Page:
Three-quarters of organisations surveyed by Gartner increased customer experience (CX) technology investments in 2018.
Customer analytics continues to be one of the biggest investments, with 52 per cent intending to increase funding in 2019, focusing on customer journey analysis, customer needs analysis, voice of the customer (VoC) and digital marketing.
The figures are contained in Gartner’s 2019 Customer Experience Innovation Survey, which gathered data from 244 respondents in seven countries in North America, Western Europe and Asia/Pacific, across a wide range of industries — 26 per cent were from Australia and New Zealand.
The objective of the study was to understand the priorities, technology investments and high-stakes situations faced by organisations in their CX initiatives.
The survey revealed that when organisations grow in CX maturity, a greater focus of technology investment is placed on increasing customer understanding and delivering accurate actions by analysing data.
At the same time, CX programs expand from a core team to a wider group of employees. The requirement for change management makes employee training tools an important technology investment.
According to the survey, the top five CX project priorities in 2019 are metrics (64 per cent); VoC (50 per cent); increasing speed of product and service launches (45 per cent); product proliferation and personalisation (45 per cent); prioritisation of CX investments (44 per cent); and customer journey automation (44 per cent).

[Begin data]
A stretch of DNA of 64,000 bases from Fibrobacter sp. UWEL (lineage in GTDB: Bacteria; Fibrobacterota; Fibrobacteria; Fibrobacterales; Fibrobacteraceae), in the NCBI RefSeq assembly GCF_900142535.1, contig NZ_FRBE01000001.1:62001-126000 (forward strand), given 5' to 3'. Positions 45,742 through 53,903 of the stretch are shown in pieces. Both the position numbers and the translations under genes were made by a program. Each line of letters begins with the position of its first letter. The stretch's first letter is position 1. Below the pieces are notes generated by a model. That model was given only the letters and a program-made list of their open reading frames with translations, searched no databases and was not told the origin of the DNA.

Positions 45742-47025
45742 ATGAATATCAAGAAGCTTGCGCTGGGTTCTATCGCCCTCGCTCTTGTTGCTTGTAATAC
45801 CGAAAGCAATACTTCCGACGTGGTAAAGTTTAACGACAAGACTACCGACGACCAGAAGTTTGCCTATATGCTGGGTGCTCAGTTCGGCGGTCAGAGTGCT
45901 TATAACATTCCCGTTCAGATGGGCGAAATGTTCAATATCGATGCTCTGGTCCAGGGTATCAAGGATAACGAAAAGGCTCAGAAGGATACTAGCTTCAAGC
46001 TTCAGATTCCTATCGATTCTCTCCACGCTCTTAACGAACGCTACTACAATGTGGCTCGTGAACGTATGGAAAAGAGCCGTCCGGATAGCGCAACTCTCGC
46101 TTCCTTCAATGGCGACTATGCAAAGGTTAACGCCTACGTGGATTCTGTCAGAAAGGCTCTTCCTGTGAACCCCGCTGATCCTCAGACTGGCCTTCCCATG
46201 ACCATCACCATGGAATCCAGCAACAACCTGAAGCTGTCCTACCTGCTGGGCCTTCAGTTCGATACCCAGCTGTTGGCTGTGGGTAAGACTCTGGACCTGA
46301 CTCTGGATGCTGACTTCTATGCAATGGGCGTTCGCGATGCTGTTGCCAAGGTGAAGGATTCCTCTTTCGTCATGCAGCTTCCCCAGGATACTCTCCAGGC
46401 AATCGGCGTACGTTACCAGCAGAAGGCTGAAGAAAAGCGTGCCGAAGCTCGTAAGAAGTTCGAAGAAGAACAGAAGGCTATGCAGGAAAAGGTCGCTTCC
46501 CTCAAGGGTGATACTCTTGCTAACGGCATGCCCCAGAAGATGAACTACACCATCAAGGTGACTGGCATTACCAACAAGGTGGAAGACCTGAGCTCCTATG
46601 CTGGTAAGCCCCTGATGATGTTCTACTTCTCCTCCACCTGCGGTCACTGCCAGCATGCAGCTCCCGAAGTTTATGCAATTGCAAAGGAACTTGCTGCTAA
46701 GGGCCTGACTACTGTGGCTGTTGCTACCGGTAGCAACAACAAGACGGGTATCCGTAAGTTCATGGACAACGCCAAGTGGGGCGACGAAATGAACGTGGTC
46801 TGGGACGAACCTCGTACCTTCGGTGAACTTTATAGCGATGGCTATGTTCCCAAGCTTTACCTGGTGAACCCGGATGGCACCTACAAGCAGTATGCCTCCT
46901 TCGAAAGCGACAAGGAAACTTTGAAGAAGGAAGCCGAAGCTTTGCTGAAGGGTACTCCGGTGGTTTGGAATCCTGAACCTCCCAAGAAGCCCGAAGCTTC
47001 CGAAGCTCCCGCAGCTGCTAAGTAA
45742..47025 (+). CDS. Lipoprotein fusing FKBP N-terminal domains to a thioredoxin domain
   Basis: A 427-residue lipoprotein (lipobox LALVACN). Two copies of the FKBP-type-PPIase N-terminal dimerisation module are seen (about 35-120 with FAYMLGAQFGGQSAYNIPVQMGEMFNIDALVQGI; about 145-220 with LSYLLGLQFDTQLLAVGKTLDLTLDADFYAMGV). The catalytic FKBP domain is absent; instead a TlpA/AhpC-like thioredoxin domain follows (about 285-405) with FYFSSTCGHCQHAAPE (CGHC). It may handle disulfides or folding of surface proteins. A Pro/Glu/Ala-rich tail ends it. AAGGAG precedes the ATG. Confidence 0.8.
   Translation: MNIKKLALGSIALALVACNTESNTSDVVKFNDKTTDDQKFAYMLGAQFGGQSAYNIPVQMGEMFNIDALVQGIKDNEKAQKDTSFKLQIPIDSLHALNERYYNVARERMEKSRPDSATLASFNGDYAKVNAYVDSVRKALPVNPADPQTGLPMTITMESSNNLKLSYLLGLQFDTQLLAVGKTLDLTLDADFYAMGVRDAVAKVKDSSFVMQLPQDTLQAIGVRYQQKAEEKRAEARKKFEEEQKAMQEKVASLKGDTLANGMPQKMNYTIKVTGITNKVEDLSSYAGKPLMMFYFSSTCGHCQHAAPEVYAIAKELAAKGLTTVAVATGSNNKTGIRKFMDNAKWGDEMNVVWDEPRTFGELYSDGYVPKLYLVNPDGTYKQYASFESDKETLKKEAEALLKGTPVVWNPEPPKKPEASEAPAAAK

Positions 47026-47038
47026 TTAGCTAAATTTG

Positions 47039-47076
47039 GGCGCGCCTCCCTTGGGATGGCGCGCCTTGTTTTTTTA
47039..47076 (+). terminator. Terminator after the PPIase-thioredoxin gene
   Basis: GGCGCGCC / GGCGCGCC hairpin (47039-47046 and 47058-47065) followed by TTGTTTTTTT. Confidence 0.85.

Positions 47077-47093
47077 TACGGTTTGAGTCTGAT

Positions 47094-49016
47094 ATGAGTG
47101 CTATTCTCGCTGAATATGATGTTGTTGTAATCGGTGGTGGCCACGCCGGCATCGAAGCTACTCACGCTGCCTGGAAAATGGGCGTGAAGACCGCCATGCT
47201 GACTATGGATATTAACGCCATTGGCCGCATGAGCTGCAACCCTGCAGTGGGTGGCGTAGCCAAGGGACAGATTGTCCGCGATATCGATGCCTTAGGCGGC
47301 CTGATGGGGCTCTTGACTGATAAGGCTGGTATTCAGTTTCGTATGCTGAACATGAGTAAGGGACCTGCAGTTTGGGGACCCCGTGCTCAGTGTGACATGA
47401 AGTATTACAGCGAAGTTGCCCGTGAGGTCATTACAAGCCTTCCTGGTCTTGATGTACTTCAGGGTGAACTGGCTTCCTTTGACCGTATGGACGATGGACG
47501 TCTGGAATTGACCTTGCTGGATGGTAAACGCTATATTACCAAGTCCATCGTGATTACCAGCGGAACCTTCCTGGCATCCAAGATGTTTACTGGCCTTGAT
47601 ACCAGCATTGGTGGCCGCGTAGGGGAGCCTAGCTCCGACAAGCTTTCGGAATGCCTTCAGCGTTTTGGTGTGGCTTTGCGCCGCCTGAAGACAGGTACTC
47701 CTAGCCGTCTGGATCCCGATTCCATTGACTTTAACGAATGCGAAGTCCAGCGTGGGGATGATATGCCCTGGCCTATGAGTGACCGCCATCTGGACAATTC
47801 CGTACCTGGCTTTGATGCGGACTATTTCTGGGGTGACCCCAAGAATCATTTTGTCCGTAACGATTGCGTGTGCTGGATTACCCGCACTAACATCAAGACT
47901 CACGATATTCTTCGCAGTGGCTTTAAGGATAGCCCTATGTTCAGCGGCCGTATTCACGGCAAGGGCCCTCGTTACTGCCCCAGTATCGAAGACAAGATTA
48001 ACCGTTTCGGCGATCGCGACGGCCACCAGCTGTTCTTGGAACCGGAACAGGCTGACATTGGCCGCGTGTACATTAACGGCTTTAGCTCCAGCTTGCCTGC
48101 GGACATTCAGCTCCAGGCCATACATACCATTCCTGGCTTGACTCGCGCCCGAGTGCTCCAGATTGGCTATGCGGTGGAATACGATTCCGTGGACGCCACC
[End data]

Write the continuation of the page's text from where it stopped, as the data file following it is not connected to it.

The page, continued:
“Knowing where your strengths and challenges lie and the next steps needed to improve maturity will help with project prioritisation and planning,” said Olive Huang, research VP at Gartner.
“Also, extend your spending to different technologies as your CX maturity increases, paying particular attention to customer analytics investments.”
According to the survey, the top three emerging technologies expected to have the biggest impact on CX projects in the next three years include artificial intelligence (53 per cent), virtual customer assistants and chatbots (39 per cent) and omnichannel engagement solutions (37 per cent).
The survey reveals that many organisations have faced crisis situations in their CX program within the last three years. Economic or financial pressure has impacted the highest proportion of respondents (53 per cent).
For those with lower maturity levels, 60 per cent had CX initiative launches stalled due to lack of executive support, and 59 per cent found it difficult to demonstrate value or ROI, which leads the CFO to question all future investments.
“High-stakes situations impacting CX programs can result in the removal of funding for a CX initiative or its cancellation, or even employees losing their jobs,” Huang said.
“This may lead to a decline in the quality of the customer experience, weakened financial performance of the organisation and erosion of its competitive position.”
According to Huang, there are many actions you can take to avoid these situations or reduce their impact, from securing management buy-in to improving technologies that support change management programs, such as employee training tools.
“Pay special attention to building recruitment, retention and succession plans for key technology leadership roles related to CX,” she said.
“Candidates for these roles are often hard to find and highly valued in the job market.”